Pia Guerra is one of the most poignant political cartoonists working today, yet she wasn’t even creating such art full time before President Trump.
For two decades, the Canadian American cartoonist was best known for her comic books, including the acclaimed graphic-novel epic she co-created, “Y: The Last Man.” But that was before her single-panel takes on the White House, human rights and mass shootings began to go viral.
In the wake of this month’s El Paso shooting, Guerra rendered a wordless cartoon in which the viewer is placed behind a crouched Walmart worker. The art, which has the emotional immediacy of live news footage, was soon shared extensively on social media — more than a year after her moving tribute cartoon of slain Marjory Stoneman Douglas High School coach and security guard Aaron Feis, titled “Hero’s Welcome,” was widely retweeted.
Now, when human tragedy makes international news, Guerra is a go-to visual commentator for many readers.
“Pia was already a great cartoonist,” says editor-cartoonist Matt Bors, who publishes Guerra’s work on the website the Nib, “and with her shift into political work, [she] instantly became one of the top editorial cartoonists in the field.”
Partly because she comes out of the world of comic books, Guerra composes political cartoons free of labels, instead often relying on the power of scene and the pathos best communicated by the human face. Such visual traits notably come through when the Vancouver-based artist is depicting children in border cages, or as the victims of violence.
“With kids, you don’t want to put them at arm’s length — you have to get down to the essence of the basic emotions involved: fear, sadness, terror, innocence,” Guerra tells The Washington Post. “Find the simple heart of it, and you will pull in the viewer and connect with their empathy.”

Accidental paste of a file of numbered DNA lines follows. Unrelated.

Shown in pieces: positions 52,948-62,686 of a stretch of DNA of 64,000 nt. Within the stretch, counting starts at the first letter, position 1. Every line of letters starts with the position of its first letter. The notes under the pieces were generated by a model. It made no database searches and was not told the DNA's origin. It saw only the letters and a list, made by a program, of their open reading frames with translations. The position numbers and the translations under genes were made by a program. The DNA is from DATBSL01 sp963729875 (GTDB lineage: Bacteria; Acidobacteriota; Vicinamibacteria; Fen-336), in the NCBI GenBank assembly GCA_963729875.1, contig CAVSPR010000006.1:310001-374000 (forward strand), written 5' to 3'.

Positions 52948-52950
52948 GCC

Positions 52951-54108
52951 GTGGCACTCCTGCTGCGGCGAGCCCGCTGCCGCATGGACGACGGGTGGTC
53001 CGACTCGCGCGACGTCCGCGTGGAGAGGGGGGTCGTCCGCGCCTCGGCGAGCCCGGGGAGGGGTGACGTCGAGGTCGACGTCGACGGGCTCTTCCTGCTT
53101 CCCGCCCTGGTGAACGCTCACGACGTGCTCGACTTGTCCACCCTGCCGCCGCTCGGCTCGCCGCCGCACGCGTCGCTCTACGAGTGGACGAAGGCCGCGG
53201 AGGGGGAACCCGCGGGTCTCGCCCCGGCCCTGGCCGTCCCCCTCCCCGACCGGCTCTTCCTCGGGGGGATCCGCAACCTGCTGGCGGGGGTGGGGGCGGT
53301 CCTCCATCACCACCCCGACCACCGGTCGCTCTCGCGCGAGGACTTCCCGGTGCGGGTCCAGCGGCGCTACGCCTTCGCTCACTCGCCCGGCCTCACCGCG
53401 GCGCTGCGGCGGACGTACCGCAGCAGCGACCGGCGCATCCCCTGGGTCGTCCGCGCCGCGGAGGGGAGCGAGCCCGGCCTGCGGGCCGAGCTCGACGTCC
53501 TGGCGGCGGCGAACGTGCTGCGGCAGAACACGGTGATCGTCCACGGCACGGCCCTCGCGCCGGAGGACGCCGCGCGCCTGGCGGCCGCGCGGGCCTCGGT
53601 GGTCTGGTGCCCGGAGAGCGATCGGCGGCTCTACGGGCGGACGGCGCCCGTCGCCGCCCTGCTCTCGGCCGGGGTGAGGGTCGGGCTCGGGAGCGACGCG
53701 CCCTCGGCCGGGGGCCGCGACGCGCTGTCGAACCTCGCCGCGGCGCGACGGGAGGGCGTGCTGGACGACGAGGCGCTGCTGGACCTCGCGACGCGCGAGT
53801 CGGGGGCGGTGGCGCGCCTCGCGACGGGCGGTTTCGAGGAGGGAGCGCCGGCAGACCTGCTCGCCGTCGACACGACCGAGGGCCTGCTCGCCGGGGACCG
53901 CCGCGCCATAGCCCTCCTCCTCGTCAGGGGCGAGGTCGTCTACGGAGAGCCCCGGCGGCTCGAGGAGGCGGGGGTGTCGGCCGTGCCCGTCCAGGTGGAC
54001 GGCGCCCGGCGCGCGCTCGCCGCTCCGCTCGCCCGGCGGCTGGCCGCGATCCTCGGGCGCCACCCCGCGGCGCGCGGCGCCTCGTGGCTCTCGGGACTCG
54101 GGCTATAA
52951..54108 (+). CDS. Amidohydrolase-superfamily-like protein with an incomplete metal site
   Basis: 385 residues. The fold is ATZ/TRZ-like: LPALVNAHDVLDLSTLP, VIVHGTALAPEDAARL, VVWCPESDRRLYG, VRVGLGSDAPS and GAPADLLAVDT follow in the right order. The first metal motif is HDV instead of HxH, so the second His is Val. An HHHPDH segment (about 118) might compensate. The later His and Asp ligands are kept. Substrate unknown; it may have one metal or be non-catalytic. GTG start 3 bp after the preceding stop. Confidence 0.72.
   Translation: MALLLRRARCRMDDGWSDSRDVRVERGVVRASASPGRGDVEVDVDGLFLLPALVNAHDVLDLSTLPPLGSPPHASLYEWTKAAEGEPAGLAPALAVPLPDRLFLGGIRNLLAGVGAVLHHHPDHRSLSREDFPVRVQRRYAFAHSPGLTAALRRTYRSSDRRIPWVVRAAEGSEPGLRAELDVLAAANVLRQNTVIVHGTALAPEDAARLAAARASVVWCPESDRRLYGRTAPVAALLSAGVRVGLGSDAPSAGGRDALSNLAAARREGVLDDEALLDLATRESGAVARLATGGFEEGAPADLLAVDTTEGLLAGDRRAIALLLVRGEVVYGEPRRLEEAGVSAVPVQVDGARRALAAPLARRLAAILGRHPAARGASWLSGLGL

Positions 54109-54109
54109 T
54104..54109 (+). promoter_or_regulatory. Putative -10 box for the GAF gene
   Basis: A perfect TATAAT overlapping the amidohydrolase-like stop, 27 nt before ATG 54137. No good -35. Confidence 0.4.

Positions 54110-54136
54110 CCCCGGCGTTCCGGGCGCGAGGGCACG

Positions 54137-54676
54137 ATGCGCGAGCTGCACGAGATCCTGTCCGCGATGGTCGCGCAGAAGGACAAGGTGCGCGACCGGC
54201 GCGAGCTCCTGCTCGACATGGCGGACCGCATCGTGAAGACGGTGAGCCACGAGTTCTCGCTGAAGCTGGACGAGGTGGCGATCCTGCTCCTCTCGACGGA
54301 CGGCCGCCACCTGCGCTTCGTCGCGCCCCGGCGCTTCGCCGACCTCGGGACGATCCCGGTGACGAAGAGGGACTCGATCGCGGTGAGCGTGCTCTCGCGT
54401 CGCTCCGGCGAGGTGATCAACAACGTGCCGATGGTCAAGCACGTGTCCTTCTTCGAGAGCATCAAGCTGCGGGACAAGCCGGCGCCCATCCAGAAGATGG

Guerra takes a focused approach to her cartoons on gun violence. “I want to focus on the things that this violence takes away: the faces, the love that isn’t there anymore,” she says. “I want people to feel that absence and get angry, because it’s so easy to have this fog just roll in and bury all these victims as the next shooting happens, and the next one.”
Guerra has a gifted eye for composition and visual contrast, but her editorial cartoons often resonate with an emotional undercurrent that helps them pop off the page. And she has no problem feeling impassioned about the state and stakes of American politics.
“One good thing from the Trump era,” Bors says, “is that artists like Pia have been motivated to do more political work, and we’re all better off for it.”
The Hoboken, N.J.-born cartoonist grew up in a fairly politically minded household, with her family moving to Canada when she was 5 to be closer to her father’s parents and sister, who were recent refugees from Chile. Guerra drew editorial cartoons for her high school newspaper, but she never felt as if they quite worked like the professional cartoons she saw in big papers. “I’d try to caricature a politician or an event,” she says, “and it just wouldn’t land.”
Everything changed for her, she says, once Trump was elected. In the introduction to “Me the People,” her 2018 collection of editorial cartoons, she wrote that the result left her reeling like an electoral 9/11.
“Trump happened and I found I suddenly had all this anger to work with — like every day, it seemed — so I started drawing more and more,” says the Eisner Award-winning cartoonist (“Doctor Who,” “Black Canary”). “The images just kept coming and I kept posting them.
“It felt good to get these thoughts out there, [and] even better when people told me they felt better sharing them,” Guerra continues. “I wasn’t sure if this was a career shift or not.”
It still felt more like a side project until the month of Trump’s inauguration, when she headed to Washington.
“My sister and I went to the Women’s March [and] I made up a sign from my ‘Liar Liar’ Trump cartoon, and the response was amazing,” she says. “Every 10 feet, people would stop us and mention the sign, take a photo or just have a good laugh.
“It was such a good day, and by the end we were in Lafayette Park, resting on a bench when a man came up to us and asked about the sign. We got into a conversation about editorial cartoons.”
The man said he had worked with the legendary Post cartoonist Herblock years before on a video animation project.
“I had totally forgotten we were in the city where he worked for so many years, and we geeked out on his work for a while, and finally he said, ‘I hope you do more of this, you’ve really got a handle on it’ — and that’s when I decided: Okay, this isn’t a side project anymore.”